Seen at the Festival of the Tree

...if you would be happy all your life, plant a garden ~ Chinese proverb

Thursday, 10 September 2009

Seasonal Recipe: Nasturtium 'Capers'

In the second year on my allotment, I sowed a freebie packet of mixed nasturtium seeds to draw nasties like blackfly away from my crops. Their cheerful orange and yellow blooms were a most decorative addition, even though they declined to climb up the arch provided but decided to sprawl over my beds instead. And yes, blackfly were drawn to them like a magnet.

Since then, I've had tons of nasturtiums blooming away at the bottom of my plot every year. I've tried in vain to keep them under control, but to no avail - even last year's 'Chelsea chop' experiment only dented them for a little while. I don't really mind their presence, after all they are attractive and I've even managed to persuade NAH the leaves and flowers are a great addition to our salads. As he doesn't take too kindly to vegetables at all, I'm surprised he's cheerfully eating flowers, but then their peppery flavour is very similar to the watercress he loves.

I've been aware for a while we're not taking full advantage of the seeds, which are also edible: they can be pickled and used like capers. Now, we do eat quite a lot of capers - on pizzas for instance - so it makes sense to give them a try. I'm sure there'll still be plenty of seeds left over to self-sow themselves next year. BTW I'm also getting velvety red flowers these days as well as the orange and yellows from the original mix - aren't they great?

I've used the recipe from River Cottage's Preserves: in there it says not to use the seeds tinged with red, but doesn't explain why. I tasted both the reddish and green seeds prior to pickling and couldn't detect any difference: they both had that characteristic nose blow inducing hot pepperiness I love. I've separated out the reddish seeds from the green ones and I've pickled a jar of each, for comparison purposes.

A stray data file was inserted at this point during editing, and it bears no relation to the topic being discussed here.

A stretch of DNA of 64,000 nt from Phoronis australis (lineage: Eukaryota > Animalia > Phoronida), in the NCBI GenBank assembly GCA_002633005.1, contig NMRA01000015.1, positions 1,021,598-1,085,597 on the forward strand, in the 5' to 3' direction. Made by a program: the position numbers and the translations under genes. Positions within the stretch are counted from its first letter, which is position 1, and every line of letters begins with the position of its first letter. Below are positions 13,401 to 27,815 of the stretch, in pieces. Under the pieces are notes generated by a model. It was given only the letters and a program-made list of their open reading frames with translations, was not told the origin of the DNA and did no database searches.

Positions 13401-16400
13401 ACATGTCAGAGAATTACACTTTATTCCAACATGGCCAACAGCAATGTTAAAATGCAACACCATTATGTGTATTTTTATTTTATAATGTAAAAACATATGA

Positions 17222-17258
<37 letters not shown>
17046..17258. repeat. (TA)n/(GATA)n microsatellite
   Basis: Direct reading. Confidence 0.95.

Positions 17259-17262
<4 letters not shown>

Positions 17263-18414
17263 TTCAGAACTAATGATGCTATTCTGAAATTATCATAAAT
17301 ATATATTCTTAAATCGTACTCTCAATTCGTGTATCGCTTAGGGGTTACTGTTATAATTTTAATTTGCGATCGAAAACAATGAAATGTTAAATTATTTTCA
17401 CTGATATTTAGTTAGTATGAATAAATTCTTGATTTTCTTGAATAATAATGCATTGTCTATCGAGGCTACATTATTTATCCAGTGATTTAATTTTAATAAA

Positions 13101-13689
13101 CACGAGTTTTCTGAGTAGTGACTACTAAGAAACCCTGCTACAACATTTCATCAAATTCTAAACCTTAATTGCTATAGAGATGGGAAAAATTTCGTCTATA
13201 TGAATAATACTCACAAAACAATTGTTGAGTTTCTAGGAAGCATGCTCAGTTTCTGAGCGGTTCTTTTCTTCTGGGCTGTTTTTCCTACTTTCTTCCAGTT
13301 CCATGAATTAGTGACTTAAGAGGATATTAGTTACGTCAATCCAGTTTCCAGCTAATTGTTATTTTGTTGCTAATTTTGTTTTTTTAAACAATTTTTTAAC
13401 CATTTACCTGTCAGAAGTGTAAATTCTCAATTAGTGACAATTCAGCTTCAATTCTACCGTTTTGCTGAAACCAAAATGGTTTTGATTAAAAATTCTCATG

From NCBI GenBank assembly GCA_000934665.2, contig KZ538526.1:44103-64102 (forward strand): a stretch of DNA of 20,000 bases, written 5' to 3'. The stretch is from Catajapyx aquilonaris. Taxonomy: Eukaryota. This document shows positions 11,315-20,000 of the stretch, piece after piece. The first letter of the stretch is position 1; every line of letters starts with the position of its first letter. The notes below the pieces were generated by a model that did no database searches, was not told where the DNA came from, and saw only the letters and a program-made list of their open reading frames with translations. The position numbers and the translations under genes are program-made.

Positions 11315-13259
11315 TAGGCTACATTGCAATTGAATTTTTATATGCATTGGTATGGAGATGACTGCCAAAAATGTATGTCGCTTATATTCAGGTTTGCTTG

Ingredients
15g salt
100g nasturtium seed pods
A few peppercorns (optional - I used them)
Herbs, such as dill or tarragon sprigs, or bay leaves (optional - I used bay leaves)
200ml white wine vinegar


Method

  1. Make a light brine by dissolving the salt in 300ml water
  2. Separate out the seeds from any stalks or other plant parts and compost the latter. Also discard any seeds which are yellow or brown, these won't be tender and flavoursome after pickling
  3. Put the remaining seeds into a bowl and cover with the cold brine. Leave for 24 hours
  4. Drain the seed pods and dry well
  5. Pack them into small, sterilised jars with the peppercorns and herbs, if using, and leaving 1cm at the top so the vinegar will cover the seeds well
  6. Cover the seeds with vinegar and seal the jars with sterilised vinegar-proof lids
  7. Store in a cool, dark place and leave for a few weeks before eating. Use within a year.
Makes 2 x 115g jars.
NB If you've got a lot of windfall apples, especially after last week's gales, you might like to try my delicious recipe for Windfall Cake from last year. I'm also enjoying stewed windfall apples (finely chopped and microwaved for a couple of minutes) with my daily bowl of porridge for breakfast at the moment :)

14 comments:

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  2. I didnt know you could eat the seeds - might try this next year

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  3. I've always wondered if nasturtium 'capers' tasted liked capers, but have never plucked up the courage to try them. Would you say they're a good substitute for the storecupboard staple?